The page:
Shia man in Pakistan gets death sentence for blasphemous content on Facebook

This is the first capital punishment handed down for blasphemy on social media in the country.

By: PTI | Lahore | Published:June 12, 2017 2:14 pm

A man belonging to the minority Shia community in Pakistan has been sentenced to death by an anti-terrorism court for posting blasphemous content on Facebook, the first capital punishment handed down for blasphemy on social media in the country. The sentence is the harshest among cyber-crime related sentences handed down so far in the country. Pakistan has never executed anyone convicted of blasphemy. Judge Shabir Ahmed of the Anti-Terrorism Court in Punjab province’s Bahawalpur district announced the sentence for 30-year-old Taimoor Raza on Saturday after holding him guilty of posting derogatory content on Facebook.

According to the Counter Terrorism Department of Punjab Police, Raza, who hails from Okara, some 200 km from Lahore, was arrested last year at Bahawalpur following complaints by his co-workers that he had shared blasphemous content on Facebook. Blasphemy is an extremely sensitive issue in Pakistan where 97 per cent of the population is Muslim. Pakistan’s tough blasphemy law has attracted criticism from rights groups, who say they are frequently misused to settle personal scores. Pakistan last year passed a controversial cyber crime bill (Prevention of Electronic Crimes Act 2016) that proposed strict punishment for cyber crime offences.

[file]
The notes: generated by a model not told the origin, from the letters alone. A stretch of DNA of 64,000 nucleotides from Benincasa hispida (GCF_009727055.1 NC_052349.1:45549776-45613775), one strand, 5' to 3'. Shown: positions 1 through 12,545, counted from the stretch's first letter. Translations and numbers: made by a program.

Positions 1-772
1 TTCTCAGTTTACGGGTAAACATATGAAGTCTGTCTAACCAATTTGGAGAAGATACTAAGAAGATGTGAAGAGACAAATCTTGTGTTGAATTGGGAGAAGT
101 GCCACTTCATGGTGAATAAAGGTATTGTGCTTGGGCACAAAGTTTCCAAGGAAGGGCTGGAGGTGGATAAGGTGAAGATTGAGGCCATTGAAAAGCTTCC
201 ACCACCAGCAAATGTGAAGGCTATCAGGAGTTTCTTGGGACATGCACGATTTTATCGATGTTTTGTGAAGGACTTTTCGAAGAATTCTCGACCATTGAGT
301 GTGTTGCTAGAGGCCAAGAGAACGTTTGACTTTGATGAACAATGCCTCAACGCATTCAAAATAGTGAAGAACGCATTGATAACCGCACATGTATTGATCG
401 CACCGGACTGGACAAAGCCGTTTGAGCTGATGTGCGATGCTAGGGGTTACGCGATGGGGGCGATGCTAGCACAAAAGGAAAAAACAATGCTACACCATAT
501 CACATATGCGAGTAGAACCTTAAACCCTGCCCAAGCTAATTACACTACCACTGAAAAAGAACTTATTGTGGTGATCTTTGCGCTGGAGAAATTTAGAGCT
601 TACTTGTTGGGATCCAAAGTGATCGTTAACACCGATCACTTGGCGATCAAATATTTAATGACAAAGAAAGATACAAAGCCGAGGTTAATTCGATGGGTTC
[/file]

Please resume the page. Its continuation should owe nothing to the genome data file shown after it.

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  1. E
    Ex
    Jun 12, 2017 at 6:46 pm
    re " stan’s tough blasphemy law has attracted criticism from rights groups, who say they are frequently misused to settle personal scores." Either "law has" should be "laws have" or "they are" should be "it is" to make this sentence grammatically correct. Having no more information on this report, and uming it to be true, it is mind-bogg to know that the laws of a current-day government include the power to invoke a death sentence over words. However, that a situation in stan is being reported in an Indian news source suggests it should be verified elsewhere.
    Reply
    1. E
      Ex
      Jun 12, 2017 at 6:50 pm
      Your software is defective. Several words were wrongly truncated in my input.
      Reply
    2. R
      Ranjit
      Jun 12, 2017 at 3:49 pm
      Blasphemy definition should be changed. Speaking against Islam is crime, but teasing other religious sentiments are not for Islamic preachers.
      Reply
      1. S
        SUKUMAR BHATTACHARYA
        Jun 12, 2017 at 3:30 pm
        Banana country, banana law, banana judiciary.
        Reply
        1. R
          Raj Parwani
          Jun 12, 2017 at 9:03 pm
          Banana poster, which is you. There are blasphemy laws in almost every country of the world, you are just and uneducated fellow.
          Reply
          1. S
            sbatra
            Jun 14, 2017 at 10:36 am
            Please list the "every country". Outrageous country and outrageous comment.